Internet Explorer vs. CSS
October 5, 2004 1:59 PM   Subscribe

What's your preferred method for dealing with IE's less-than-stellar CSS box-model interpretation (specifically, where it adds padding to DIVs). Currently, I am using 2 divs, the outside one has the "width" attribute set, the inner one the padding. Works, but is kind of clunky.
Do you have anything simpler or more elegant?
posted by signal to Clothing, Beauty, & Fashion (6 answers total)
One div with different rules for IE and 'good' browsers:

div {
width: 200px !important; /* for good browsers */
width: 180px; /* for IE Windows */
padding: 10px;

Explorer ignores !important and so applies the 180px width. Gecko agents (Firefox, Mozilla, etc.), webcore/webkit (Safari, Omniweb, NetNewswire), and Opera honor !important, so they don't apply the later value for width.

Cleaner than some other hacks, and is future-proof assuming that Explorer's box model and parsing errors get fixed in the same release.
posted by nathan_teske at 2:32 PM on October 5, 2004

Here's my methodology, it works for me:

I shove IE6 into quirks mode, which means it reads CSS roughly the same way as IE5 does. This way the box models are the same. This is achieved by setting this as the first line of your HTML file:
<?xml version="1.0" ?>
Next, anytime I have to adjust for the IE box model, I use the underscore hack. I love this hack cause it isn't removed from the flow of the CSS -- the hack is immediately after the correct declaration so it's easy to A) remember it's there, B) remember to change it when the other changes. This is the underscore hack:
div.className {
width: 90px;
_width: 100px;
padding: 0 5px 0 5px;
Everything but IE ignores the underscored declaration.

I've been finding I can get away with just this technique 95% of the time, browsers are falling into place nicely.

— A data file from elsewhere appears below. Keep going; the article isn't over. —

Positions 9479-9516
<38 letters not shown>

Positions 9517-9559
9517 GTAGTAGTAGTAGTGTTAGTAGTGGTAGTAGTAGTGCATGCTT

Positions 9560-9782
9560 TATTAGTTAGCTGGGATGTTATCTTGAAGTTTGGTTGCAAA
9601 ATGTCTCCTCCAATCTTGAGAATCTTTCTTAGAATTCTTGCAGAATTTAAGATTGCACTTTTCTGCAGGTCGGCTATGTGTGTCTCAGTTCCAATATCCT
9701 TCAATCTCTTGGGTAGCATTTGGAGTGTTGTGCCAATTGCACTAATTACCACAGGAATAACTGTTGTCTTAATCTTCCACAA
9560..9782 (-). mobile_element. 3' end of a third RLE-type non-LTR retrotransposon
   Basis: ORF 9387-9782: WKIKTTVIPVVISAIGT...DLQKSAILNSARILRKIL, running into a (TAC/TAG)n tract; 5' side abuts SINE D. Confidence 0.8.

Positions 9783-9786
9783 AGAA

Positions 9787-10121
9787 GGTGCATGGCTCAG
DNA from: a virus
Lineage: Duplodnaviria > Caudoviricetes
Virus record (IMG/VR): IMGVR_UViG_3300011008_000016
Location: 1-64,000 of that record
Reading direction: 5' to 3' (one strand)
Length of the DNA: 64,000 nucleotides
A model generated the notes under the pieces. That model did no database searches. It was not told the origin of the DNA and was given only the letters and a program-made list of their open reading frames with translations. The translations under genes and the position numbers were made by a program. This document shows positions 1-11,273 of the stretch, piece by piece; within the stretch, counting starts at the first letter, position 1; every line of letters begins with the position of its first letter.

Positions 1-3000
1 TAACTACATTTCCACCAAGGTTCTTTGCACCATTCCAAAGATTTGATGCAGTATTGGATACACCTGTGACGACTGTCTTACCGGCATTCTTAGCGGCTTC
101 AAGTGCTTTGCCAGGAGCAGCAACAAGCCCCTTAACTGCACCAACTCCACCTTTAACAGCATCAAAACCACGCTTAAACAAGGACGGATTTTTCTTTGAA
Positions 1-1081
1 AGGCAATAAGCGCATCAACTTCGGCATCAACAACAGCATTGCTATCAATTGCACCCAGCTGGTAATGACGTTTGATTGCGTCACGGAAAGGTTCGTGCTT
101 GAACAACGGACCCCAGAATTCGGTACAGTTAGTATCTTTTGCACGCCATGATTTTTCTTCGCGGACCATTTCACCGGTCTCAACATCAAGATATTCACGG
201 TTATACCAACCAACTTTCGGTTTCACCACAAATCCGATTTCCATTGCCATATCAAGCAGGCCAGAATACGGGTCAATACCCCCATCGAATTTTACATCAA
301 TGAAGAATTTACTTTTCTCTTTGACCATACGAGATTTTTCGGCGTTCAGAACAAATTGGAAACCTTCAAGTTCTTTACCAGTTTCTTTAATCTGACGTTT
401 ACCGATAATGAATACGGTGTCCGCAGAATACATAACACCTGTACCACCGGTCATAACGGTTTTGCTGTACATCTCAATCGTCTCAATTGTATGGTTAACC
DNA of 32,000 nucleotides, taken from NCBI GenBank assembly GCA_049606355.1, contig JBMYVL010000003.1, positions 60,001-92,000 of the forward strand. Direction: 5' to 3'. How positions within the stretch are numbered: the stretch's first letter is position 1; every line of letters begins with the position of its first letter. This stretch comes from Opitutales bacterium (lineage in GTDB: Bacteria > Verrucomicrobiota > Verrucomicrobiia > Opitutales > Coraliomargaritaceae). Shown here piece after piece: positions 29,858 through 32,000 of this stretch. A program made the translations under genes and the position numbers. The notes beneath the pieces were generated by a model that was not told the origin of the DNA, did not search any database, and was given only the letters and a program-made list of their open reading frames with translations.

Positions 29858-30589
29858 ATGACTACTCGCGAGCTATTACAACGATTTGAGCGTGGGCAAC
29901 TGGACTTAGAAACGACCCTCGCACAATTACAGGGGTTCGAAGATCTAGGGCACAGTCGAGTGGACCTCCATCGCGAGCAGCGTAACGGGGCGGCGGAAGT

On preview: IE *does not* ignore the important declaration. Please see number 4 in this blog entry by Tantek for more info.
posted by o2b at 2:40 PM on October 5, 2004

Doesn't IE 5 simply fail to render padding?

Other than that concern, I really like your method, o2b...
posted by weston at 3:48 PM on October 5, 2004

One small caveat, shouldn't it be:

width: 90px;
_width: 80px;

posted by signal at 4:35 PM on October 5, 2004

IE5 does render padding, but incorrectly. The specs state that padding is *added* to the width of a box, whereas IE renders padding *within* the width of a box. So, a 100px wide box with 10 (total) pixels of vertical padding ends up (visually) being 110px wide in Mozilla (and IE6, when not in quirks mode).

The same box in IE5 remains 100px wide, and the content area of the box becomes 90px wide.

I've always preferred the incorrect method, I'm not sure I understand the reasoning behind the specs, but that's neither here nor there.

Signal -- The original example is correct. This is how I approach it: I measure an object in Photoshop, and that's the width I give to IE. I then subtract from that the padding I want to give the object, and that's the width for everything else.
posted by o2b at 7:57 PM on October 5, 2004

I have always liked Little Boxes.
posted by Yelling At Nothing at 8:57 PM on October 5, 2004

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